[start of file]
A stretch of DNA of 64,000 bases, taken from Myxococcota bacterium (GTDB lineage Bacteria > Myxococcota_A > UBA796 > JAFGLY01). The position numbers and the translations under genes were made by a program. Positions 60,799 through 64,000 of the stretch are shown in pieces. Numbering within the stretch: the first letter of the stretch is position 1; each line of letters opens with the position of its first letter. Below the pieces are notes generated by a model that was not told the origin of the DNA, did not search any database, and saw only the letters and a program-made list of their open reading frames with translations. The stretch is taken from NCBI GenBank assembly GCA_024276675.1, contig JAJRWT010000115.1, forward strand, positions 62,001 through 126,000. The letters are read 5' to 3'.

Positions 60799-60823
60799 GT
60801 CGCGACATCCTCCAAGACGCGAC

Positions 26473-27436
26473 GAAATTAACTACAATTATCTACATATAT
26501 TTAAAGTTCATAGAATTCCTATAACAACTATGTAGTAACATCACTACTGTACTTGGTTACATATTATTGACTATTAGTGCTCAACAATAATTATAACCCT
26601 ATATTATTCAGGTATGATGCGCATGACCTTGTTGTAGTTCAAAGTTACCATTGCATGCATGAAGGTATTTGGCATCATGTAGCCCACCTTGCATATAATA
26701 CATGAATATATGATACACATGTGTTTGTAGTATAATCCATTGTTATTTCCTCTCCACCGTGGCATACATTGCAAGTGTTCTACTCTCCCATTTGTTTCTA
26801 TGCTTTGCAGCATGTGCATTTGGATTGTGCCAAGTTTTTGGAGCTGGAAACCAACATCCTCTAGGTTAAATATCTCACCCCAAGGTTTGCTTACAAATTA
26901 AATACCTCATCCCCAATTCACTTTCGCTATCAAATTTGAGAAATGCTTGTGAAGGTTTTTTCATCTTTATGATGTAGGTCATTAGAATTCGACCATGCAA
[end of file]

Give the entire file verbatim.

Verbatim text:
A stretch of DNA of 64,000 bases, taken from Myxococcota bacterium (GTDB lineage Bacteria > Myxococcota_A > UBA796 > JAFGLY01). The position numbers and the translations under genes were made by a program. Positions 60,799 through 64,000 of the stretch are shown in pieces. Numbering within the stretch: the first letter of the stretch is position 1; each line of letters opens with the position of its first letter. Below the pieces are notes generated by a model that was not told the origin of the DNA, did not search any database, and saw only the letters and a program-made list of their open reading frames with translations. The stretch is taken from NCBI GenBank assembly GCA_024276675.1, contig JAJRWT010000115.1, forward strand, positions 62,001 through 126,000. The letters are read 5' to 3'.

Positions 60799-60823
60799 GT
60801 CGCGACATCCTCCAAGACGCGAC

Positions 26473-27436
26473 GAAATTAACTACAATTATCTACATATAT
26501 TTAAAGTTCATAGAATTCCTATAACAACTATGTAGTAACATCACTACTGTACTTGGTTACATATTATTGACTATTAGTGCTCAACAATAATTATAACCCT
26601 ATATTATTCAGGTATGATGCGCATGACCTTGTTGTAGTTCAAAGTTACCATTGCATGCATGAAGGTATTTGGCATCATGTAGCCCACCTTGCATATAATA
26701 CATGAATATATGATACACATGTGTTTGTAGTATAATCCATTGTTATTTCCTCTCCACCGTGGCATACATTGCAAGTGTTCTACTCTCCCATTTGTTTCTA
26801 TGCTTTGCAGCATGTGCATTTGGATTGTGCCAAGTTTTTGGAGCTGGAAACCAACATCCTCTAGGTTAAATATCTCACCCCAAGGTTTGCTTACAAATTA
26901 AATACCTCATCCCCAATTCACTTTCGCTATCAAATTTGAGAAATGCTTGTGAAGGTTTTTTCATCTTTATGATGTAGGTCATTAGAATTCGACCATGCAA